Chicago Agriculture Commodities Finished Mixed +Special Report
Chicago Board of Trade (CBOT) agriculture commodities traded mixed.
California agriculture industry worries about retaliation from trading partners against US tariffs
The agriculture industry in the State of California worried that it will suffer a lot as the United States’ steel and aluminum tariffs on the European Union (EU), Canada and Mexico may cause a strong backlash.
The US federal policy manager for the California Farm Bureau Federation, was quoted by the news outlet Ag Alert as saying Tuesday that four of the Top 5 exporting destinations for Californian agriculture are at immediate risk, and that the disputes between the United States and these economies are worrisome.
The weekly online magazine listed the retaliatory tariffs on US imports that the three economies had announced, as well as China’s latest warning that it would reinstate import duties on US goods if the Trump administration pushes forward potential tariffs on Chinese goo
The EU told the World Trade Organization (WTO) last month it planned to enact tariffs on more than $3-B worth of U.S. goods, including agricultural products such as rice, corn, dry kidney beans, cranberries, tobacco and orange juice.
Canada’s retaliation list included food products such as ketchup and other tomato sauces, yogurt, strawberry jam, nut purees and pastes, berry and other fruit purees, orange juice, pickles, maple syrup, and prepared bovine meat and meal.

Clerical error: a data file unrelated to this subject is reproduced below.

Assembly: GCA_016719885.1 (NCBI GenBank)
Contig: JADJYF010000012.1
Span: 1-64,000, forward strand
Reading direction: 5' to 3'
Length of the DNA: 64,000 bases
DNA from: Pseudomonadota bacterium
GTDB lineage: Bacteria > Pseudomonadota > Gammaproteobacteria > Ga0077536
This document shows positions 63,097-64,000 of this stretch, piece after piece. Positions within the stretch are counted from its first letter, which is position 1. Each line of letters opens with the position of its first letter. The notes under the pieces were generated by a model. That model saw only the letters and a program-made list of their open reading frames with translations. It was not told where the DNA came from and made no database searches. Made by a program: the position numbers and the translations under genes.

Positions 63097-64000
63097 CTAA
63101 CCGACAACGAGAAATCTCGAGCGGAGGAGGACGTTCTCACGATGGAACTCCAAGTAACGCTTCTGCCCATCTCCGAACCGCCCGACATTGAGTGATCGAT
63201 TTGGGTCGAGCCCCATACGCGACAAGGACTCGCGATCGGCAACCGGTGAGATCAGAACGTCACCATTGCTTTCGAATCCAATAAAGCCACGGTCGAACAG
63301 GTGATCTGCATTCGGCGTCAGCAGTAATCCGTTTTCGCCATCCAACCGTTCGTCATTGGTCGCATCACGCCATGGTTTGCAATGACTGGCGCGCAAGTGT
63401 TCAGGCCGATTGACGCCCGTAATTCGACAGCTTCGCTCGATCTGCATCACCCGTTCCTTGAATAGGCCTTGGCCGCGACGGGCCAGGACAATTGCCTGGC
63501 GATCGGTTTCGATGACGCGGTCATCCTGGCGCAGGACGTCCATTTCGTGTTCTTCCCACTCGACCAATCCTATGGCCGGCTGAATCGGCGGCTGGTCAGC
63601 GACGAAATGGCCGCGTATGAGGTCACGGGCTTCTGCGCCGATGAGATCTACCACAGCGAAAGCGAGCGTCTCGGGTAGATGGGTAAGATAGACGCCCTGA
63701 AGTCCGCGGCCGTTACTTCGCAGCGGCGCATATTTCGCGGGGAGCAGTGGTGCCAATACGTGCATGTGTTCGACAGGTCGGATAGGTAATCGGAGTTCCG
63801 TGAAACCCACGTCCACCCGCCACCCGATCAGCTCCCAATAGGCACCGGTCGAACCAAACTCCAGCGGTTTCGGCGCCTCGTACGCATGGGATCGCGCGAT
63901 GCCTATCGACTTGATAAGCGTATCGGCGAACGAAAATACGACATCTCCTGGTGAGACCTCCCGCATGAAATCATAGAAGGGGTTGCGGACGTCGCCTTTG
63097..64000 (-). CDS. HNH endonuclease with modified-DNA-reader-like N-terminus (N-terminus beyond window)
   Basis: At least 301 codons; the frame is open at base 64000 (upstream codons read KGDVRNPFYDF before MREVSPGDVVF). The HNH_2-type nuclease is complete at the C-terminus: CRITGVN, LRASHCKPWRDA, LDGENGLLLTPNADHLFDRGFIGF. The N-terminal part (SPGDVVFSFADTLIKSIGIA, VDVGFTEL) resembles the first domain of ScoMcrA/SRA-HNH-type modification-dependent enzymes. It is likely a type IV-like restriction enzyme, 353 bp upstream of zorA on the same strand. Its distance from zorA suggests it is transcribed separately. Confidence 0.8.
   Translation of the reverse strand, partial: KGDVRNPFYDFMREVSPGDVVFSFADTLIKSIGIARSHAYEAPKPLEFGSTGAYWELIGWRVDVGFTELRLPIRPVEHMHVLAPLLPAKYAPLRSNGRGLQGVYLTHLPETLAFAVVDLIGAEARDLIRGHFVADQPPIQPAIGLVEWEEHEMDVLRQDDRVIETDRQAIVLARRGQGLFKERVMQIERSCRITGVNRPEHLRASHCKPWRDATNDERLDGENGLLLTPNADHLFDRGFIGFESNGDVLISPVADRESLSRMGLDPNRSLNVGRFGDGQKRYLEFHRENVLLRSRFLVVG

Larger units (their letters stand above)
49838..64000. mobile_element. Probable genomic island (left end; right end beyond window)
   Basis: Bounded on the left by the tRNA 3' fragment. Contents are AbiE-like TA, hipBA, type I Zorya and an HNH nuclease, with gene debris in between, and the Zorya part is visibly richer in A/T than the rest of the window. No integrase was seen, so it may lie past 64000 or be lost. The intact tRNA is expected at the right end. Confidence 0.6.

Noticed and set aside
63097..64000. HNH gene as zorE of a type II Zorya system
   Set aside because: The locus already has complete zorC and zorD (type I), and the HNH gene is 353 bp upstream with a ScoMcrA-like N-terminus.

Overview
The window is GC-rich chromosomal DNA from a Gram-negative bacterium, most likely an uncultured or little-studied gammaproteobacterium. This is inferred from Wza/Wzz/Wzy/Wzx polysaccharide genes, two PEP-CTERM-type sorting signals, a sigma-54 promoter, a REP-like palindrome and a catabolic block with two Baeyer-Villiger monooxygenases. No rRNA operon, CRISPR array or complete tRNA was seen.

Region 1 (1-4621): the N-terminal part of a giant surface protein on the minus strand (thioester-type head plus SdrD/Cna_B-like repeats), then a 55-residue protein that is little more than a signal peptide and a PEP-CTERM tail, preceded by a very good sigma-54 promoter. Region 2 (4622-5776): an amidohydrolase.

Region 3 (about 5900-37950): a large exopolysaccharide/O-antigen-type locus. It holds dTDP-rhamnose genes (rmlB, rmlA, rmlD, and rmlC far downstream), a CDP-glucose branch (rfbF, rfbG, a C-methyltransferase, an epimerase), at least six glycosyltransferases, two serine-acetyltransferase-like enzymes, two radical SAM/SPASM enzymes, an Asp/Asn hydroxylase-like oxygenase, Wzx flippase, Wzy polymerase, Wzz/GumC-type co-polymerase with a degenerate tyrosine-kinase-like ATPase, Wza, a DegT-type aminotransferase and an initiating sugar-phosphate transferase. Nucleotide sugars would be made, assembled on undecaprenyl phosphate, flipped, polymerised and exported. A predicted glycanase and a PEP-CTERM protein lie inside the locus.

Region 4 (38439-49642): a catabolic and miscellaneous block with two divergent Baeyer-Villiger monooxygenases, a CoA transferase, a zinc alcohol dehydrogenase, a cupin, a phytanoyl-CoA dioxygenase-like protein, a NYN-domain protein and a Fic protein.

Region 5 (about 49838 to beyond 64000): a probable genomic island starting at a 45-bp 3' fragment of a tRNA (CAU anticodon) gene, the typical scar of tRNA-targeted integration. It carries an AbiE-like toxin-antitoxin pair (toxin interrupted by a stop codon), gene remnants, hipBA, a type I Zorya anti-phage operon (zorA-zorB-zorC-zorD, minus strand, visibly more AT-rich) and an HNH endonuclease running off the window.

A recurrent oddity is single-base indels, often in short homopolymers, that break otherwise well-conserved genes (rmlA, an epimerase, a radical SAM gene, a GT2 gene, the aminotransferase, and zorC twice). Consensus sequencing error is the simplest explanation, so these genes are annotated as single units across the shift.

All of those items would be hit with a 10% duty.
Mexico released an official list Tuesday, which included agricultural items such as cheeses, apples, potatoes, cranberries, and a number of ham, pork and sausage products.
“The impact to California agriculture is not fully known,” the report said. It cited the 2016 data showing dairy products exported to Mexico, rice sold to the EU, as well as processed-tomato exported to Canada from California amounted to $421-M, $35-M and $295.6-Mrespectively.
Brian Kuehl, executive director for Farmers for Free Trade, said that the new tariffs from the EU, Canada and Mexico could “take many American farm operations to the breaking point.”
“Already, farmers are grappling with the impact of previous tariffs, which have caused falling commodity futures, higher equipment prices, and the markets they’ve fought to get into for decades to vanish overnight,” he said.
“The addition of new retaliatory tariffs on everything from bourbon, to rice, to orange juice and cranberries will only widen the pain to additional farmers across the country,” Mr. Kuehl said.
The US Secretary of Commerce, Wilbur Ross, and his trade representatives do not believe that any of the above mentioned retaliatory actions will have any measurable effect on the US economy or the nation’s consumers.
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